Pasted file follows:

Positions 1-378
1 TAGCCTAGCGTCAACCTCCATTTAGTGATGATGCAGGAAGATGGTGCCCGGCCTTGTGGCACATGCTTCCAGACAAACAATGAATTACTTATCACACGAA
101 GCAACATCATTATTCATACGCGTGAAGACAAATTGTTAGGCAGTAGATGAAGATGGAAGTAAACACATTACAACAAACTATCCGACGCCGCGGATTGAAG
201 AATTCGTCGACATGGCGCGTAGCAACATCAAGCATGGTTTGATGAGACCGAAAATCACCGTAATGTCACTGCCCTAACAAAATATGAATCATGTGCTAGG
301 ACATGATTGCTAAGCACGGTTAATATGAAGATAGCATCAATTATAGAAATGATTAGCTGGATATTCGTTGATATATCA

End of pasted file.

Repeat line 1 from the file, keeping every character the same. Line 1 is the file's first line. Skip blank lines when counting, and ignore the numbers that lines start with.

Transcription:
Positions 1-378